Music is an Internet worm written in Visual Basic that spreads itself as an attachment to email messages. The names of of attachments can be Music.com, Music.exe or Music.zip.
Based on the settings of your F-Secure security product, it will either move the file to the quarantine where it cannot spread or cause harm, or remove it.
A False Positive is when a file is incorrectly detected as harmful, usually because its code or behavior resembles known harmful programs. A False Positive will usually be fixed in a subsequent database update without any action needed on your part. If you wish, you may also:
Check for the latest database updates
First check if your F-Secure security program is using the latest updates, then try scanning the file again.
Submit a sample
After checking, if you still believe the file is incorrectly detected, you can submit a sample of it for re-analysis.
Note: If the file was moved to quarantine, you need to collect the file from quarantine before you can submit it.
Exclude a file from further scanning
If you are certain that the file is safe and want to continue using it, you can exclude it from further scanning by the F-Secure security product.
Note: You need administrative rights to change the settings.
On activation the worm displays a Christmas-related picture and plays a tune as a disguise. Its activation effect usually looks like that:
The messages sent by Music worm have the following subjects and texts:
Subject: Testing to send file Text: Hi, just testing email using Merry Christmas music file, not bad music.
Text: Hi, just testing email using Merry Christmas music file, you'll like it.
The worm has three components: Dropper, Sender and WinSock library.
1. The first worm's component (Dropper) is sent attached to emails. When it is run, it copies itself to Windows system directory with SYSMCM.EXE name and registers this file in auto-run registry key, then plays a tune and displays pictures to disguise itself.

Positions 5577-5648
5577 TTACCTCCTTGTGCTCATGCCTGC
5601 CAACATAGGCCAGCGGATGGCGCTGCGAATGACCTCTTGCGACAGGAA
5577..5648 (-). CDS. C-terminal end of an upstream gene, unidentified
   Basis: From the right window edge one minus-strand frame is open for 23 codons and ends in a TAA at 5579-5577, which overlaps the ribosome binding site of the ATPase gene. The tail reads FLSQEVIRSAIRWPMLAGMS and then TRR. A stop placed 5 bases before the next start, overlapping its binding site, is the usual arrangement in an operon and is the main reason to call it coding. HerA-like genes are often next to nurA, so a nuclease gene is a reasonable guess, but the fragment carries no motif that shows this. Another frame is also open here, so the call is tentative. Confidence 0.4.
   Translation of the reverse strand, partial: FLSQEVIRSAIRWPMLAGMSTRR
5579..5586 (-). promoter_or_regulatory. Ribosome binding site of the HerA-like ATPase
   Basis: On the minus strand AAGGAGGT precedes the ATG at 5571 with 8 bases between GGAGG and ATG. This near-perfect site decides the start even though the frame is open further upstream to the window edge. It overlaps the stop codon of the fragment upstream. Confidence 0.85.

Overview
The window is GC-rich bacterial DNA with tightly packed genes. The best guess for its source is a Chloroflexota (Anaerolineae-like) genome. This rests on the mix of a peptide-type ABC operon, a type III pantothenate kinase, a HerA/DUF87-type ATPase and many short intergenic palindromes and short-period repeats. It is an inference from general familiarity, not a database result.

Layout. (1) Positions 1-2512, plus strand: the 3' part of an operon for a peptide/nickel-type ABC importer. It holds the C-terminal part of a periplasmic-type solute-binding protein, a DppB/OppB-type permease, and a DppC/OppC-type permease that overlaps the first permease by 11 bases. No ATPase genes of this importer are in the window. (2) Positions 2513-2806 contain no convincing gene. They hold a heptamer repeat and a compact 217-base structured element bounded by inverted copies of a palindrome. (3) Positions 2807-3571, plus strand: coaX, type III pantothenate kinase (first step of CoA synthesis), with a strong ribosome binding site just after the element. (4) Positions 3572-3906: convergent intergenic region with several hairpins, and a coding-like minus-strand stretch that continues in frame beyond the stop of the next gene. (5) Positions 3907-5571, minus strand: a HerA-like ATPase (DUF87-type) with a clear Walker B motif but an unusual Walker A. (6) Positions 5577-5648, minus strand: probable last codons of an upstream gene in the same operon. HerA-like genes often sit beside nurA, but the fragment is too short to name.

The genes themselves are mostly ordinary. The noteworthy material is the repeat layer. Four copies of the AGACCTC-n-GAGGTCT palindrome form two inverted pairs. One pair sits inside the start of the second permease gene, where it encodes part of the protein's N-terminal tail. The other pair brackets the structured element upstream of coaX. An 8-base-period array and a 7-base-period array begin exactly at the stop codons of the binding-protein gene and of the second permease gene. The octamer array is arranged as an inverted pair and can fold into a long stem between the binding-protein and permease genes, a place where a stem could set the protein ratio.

This worm's component doesn't send any messages. To spread further the worm connects two Inet sites and gets the rest of its components from there, copies them to Windows directory with the names: SYSDRV.EXE and SYSTMP.DLL
2. Second worm component (Sender), is downloaded from an Internet website and copied to Windows System directory. It then gets email addresses from Windows Addresss Book and sends infected messages (with Dropper attached) to these addresses.
3. WinSock library is standard MS Visual Studio DLL library that is used to access Windows sockets.
The worm is able to upgrade its components from Internet website: it downloads three files from there (that are supposed to be its plugins), detects their versions, and if these versions are newer than the currently used, the worm replaces its components with new ones. So the worm is able to change its functionality depending on its author needs.
The worm creates new registry key to run itself on each Windows startup:
HKLM\Software\Microsoft\Windows\CurrentVersion\Run SysDrv = %SystemDir%\sysmcm.exe
It also creates one more key where it stores its internal data:
HKLM\Software\Microsoft\MCM FirstRun LastRun RunMCM Status SMTP
The Sender component code contains the text:
Hi, tracing this file? It's a very friendly program, it do nothing harm to your system. In fact I hate a file like this, but the bad thing is I cant find a job, and I need to rent my basement room, I only hope this file could help me to make my both ends meet. Thanks & regards. -- The author, Nov 08, 2000.
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